The BAe Hawk – an amazing success story
Tags: 'built a better mousetrap', 'high-conspicuity black', 'training system', 175 aircraft, 1976, 200 lbs st, 208 (R) Sqn, 4 Flying Training School, 4th generation fighter aircraft, 5, 5200 lbs st, 5th generation fighter aircraft, 6FTS, 871 Hawks, 871 sales, 9000 ft/min initial climb, Abu Dhabi, Adour engine, Adour Mk151 turbofan, airbrakes, airframe, AN/APG-66H, Anglesey, Australia, BAE Systems, BAe/MDD T-45 Goshawk, Bahrain, blue over white and red colour scheme, British Aerospace, British Aerospace Hawk T.1, Canada, carrier-capable, centre-line hardpoint, colour schemes, continuously-evolving, Cymru, Czech Republic, developed and marketed by BAe, Dubai, Duxford Airfield, export interest, export variants, F-16, F-35 Lightning II, February 1998, Finland, Finningley, flying syllabus, France, fuselage, future fast jet pilots, glass cockpit, Gnat, Goshawk, hardpoints, Hawk, Hawk 200, Hawk T.1, Hawk T.1A, Hawk T.2, Hawker Siddeley, Hawker Siddeley Aviation, highly successful aircraft, House of Commons, HS.1182, Hunter, Imperial War Museum, Indonesia, initial climb, Isle of Anglesey, January 2011, John Spellar, Joint Strike Fighter, Junior Defence Minister, Kenya, Kuwait, Lightning II, Mach 1.1, Mach 1.1/30° dive, Malaysia, Malta, manufacturing licences, mission-management systems, multimode radar, No 100 Squadron, Northrop-Grumman, perforated airbrakes, Portugal, pulse-Doppler, radar-equipped single-seater, RAF Finngley, RAF Scampton, RAF Valley, RAF's fighter and strike squadrons, rear fuselage, Red Arrows, red/white, Rolls-Royce, Royal Air Force, Royal Air Force Aerobatic Team, Saudi Arabia, shiny black finish, silver/yellow, single-seater, South Korea, strike aircraft, subsonic, Switzerland, T-45, Tornado T.2, training aircraft, transonic performance, Tucano, Turbomeca, unreheated, US competition, US Navy, various weapons, Wales, well-travelled, worthy successor to the Hunter, X-band, XX325, Y Fali, Ynes Mon, Zimbabwe
Here, basking in the warm sunshine on the ramp at the Imperial War Museum, Duxford Airfield, is a British Aerospace Hawk T.1, XX325, of 208 (R) Sqn/4 Flying Training School, Royal Air Force. This Hawk, along with many others, is based at RAF Valley (Y Fali), on the Isle of Anglesey (Ynes Môn), Wales (Cymru), and is used to train future fast jet pilots for the RAF’s fighter and strike squadrons; it is a well-travelled example, having been seen in France, Portugal, Malta and the Czech Republic. The main difference between the Hawk T.1 and the Hawk T.1A (also based at RAF Valley) is the fact that the T.1A is capable of carrying various weapons on four underwing and one centre-line hardpoints, and covering that part of the flying syllabus.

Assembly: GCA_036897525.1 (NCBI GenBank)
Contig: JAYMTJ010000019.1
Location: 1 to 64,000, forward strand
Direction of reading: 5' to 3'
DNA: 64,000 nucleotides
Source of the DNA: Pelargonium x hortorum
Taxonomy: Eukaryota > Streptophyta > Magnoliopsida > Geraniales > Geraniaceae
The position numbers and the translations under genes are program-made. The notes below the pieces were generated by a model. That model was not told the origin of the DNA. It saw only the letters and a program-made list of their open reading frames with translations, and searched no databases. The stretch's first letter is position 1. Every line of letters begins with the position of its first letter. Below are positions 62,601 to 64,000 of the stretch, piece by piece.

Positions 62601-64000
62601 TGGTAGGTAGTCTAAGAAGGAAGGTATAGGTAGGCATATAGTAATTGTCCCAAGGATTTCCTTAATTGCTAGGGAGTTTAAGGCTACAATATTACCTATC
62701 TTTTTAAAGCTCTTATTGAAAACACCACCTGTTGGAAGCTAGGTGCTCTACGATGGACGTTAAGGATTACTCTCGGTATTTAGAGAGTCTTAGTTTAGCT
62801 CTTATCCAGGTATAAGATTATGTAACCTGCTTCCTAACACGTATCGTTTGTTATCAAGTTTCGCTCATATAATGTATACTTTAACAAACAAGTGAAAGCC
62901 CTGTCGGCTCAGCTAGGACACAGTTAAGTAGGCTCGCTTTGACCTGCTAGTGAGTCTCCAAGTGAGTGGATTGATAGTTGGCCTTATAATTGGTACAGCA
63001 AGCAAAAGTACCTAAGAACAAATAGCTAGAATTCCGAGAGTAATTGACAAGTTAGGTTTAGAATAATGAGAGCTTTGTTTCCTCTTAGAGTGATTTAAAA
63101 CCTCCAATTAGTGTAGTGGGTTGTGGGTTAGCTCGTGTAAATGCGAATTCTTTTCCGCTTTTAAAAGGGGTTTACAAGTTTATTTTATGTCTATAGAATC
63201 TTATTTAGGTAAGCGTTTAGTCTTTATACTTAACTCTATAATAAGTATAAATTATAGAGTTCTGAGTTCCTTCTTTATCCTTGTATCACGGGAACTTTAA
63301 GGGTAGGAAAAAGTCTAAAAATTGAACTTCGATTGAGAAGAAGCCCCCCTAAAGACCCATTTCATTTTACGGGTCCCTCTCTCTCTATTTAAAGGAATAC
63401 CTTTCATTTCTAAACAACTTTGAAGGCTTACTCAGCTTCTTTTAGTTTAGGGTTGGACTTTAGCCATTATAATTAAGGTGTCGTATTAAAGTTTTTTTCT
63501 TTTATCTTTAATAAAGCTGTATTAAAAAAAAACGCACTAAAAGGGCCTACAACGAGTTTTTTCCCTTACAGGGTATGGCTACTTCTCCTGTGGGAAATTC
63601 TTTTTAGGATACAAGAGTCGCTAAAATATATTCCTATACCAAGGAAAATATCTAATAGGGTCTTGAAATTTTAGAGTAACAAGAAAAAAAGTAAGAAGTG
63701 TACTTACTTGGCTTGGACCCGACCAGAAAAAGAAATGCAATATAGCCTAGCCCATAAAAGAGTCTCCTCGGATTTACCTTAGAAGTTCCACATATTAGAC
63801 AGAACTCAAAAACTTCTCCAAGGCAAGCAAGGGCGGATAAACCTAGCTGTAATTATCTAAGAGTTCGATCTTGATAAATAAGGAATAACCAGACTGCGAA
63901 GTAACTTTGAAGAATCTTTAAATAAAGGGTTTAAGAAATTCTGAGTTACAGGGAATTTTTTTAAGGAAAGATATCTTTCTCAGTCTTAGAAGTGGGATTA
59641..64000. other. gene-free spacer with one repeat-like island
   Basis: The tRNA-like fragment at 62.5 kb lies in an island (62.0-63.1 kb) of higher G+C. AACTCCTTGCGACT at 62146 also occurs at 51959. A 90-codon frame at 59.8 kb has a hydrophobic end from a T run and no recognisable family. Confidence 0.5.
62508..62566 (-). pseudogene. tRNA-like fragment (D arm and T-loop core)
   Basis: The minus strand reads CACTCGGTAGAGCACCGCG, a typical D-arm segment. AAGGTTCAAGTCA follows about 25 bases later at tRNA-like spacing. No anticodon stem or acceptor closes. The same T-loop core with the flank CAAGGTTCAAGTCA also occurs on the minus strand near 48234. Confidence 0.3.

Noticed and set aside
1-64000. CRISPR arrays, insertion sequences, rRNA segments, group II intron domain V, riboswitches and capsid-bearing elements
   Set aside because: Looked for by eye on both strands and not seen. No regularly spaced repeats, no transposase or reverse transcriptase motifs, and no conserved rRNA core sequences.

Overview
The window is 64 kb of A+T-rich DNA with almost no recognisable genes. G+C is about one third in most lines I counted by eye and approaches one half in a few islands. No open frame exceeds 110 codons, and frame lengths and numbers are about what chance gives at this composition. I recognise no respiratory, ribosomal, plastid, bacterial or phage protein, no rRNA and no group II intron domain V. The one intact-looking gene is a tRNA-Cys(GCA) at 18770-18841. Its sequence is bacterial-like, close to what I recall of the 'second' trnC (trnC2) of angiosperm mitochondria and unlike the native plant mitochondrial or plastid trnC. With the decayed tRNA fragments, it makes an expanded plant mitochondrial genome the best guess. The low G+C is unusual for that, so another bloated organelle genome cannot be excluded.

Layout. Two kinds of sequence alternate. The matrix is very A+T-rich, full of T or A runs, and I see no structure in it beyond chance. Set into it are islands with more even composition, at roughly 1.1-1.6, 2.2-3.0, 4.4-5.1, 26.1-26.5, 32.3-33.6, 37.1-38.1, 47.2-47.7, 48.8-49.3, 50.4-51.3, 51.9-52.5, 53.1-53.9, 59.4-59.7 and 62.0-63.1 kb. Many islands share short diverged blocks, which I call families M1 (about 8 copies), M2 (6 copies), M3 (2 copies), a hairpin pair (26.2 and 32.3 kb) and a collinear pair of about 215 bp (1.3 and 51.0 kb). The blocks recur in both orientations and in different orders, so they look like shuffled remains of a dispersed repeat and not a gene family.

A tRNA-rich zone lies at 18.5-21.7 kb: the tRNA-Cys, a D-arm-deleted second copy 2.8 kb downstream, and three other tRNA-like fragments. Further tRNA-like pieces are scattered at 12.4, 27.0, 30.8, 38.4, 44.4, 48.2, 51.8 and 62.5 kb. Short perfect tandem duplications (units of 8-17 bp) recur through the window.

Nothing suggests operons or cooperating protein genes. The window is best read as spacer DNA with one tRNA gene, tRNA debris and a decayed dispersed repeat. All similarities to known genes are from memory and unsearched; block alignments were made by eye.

Originally a Hawker Siddeley Aviation design (the HS.1182), the British Aerospace merger meant that for most of its life it has been developed and marketed by BAe (now BAE Systems). Meant to replace the Gnat and the Hunter in training roles, the Hawk T.1 is powered by an unreheated Rolls-Royce/Turbomeca Adour Mk151 turbofan of 5,200 lbs st, which gives excellent performance for what was thought to be a subsonic airframe specification (9000 ft/min initial climb; transonic performance - Mach 1.1/30° dive). The RAF took delivery of its first Hawk in 1976 (the initial order was for 175 aircraft) and export interest from a number of nations was very strong; Finland, Australia, Switzerland South Africa and India all eventually acquired manufacturing licences.
As of January, 2011, a total of 871 Hawks have been sold, including exports to nations such as Australia, Abu Dhabi, Bahrain, Canada, Dubai, Finland, India, Indonesia, Kenya, Kuwait, Malaysia, Saudi Arabia, South Africa, South Korea, Switzerland (aircraft sold to Finland) and Zimbabwe, with sparkling performances by the Royal Air Force Aerobatic Team, The Red Arrows (based at RAF Scampton), often sealing the deal. Just to show the overall excellence of the aircraft, it actually became a standard ‘training system’ of the US Navy – beating off fierce US competition – in the form of the carrier-capable BAe/MDD T-45 Goshawk (although there had to be MANY changes, including split perforated airbrakes either side of the rear fuselage). The many export variants included a very capable radar-equipped single-seater (a Northrop-Grumman AN/APG-66H pulse-Doppler X-band multimode radar, similar to that carried by early F-16 aircraft) marketed as the Hawk 200.
XX325 is in a shiny black finish, sometimes known as ‘high-conspicuity black’, rather than the former silver/yellow or later red/white colour schemes for training aircraft. It was found in tests that an all-over gloss black object was noticed by the eye faster than any other (the change to Hawk and Tucano types was announced to the House of Commons in February 1998, by the then Junior Defence Minister, John Spellar).
Soon, the venerable T.1 will be augmented by the much more capable T.2 (28 in total), with a brand-new ‘glass-cockpit’, mission-management systems and other similarities to modern ’4th and 5th generation’ fighter and strike aircraft such as the Tornado T.2 and the coming Joint Strike Fighter, the F-35 Lightning II. On a personal front, I used to enjoy coming out of my office at RAF Finningley and watching the Hawks of 6FTS (blue over white and red colour scheme) launch and recover; the enjoyment factor rose even higher when the all-black aircraft of No 100 Squadron moved to Finningley!
The Hawk is a continuously-evolving and highly successful aircraft, which still has a great future ahead of it. Hawker Siddeley might not have ‘built a better mousetrap’, but they definitely built a worthy successor to the Hunter.